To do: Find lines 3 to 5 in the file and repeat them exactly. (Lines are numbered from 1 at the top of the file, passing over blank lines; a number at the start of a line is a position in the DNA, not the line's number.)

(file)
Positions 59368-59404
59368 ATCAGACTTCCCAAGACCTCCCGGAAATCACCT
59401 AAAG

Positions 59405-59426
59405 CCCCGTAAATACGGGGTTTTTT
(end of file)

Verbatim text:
59401 AAAG

Positions 59405-59426
59405 CCCCGTAAATACGGGGTTTTTT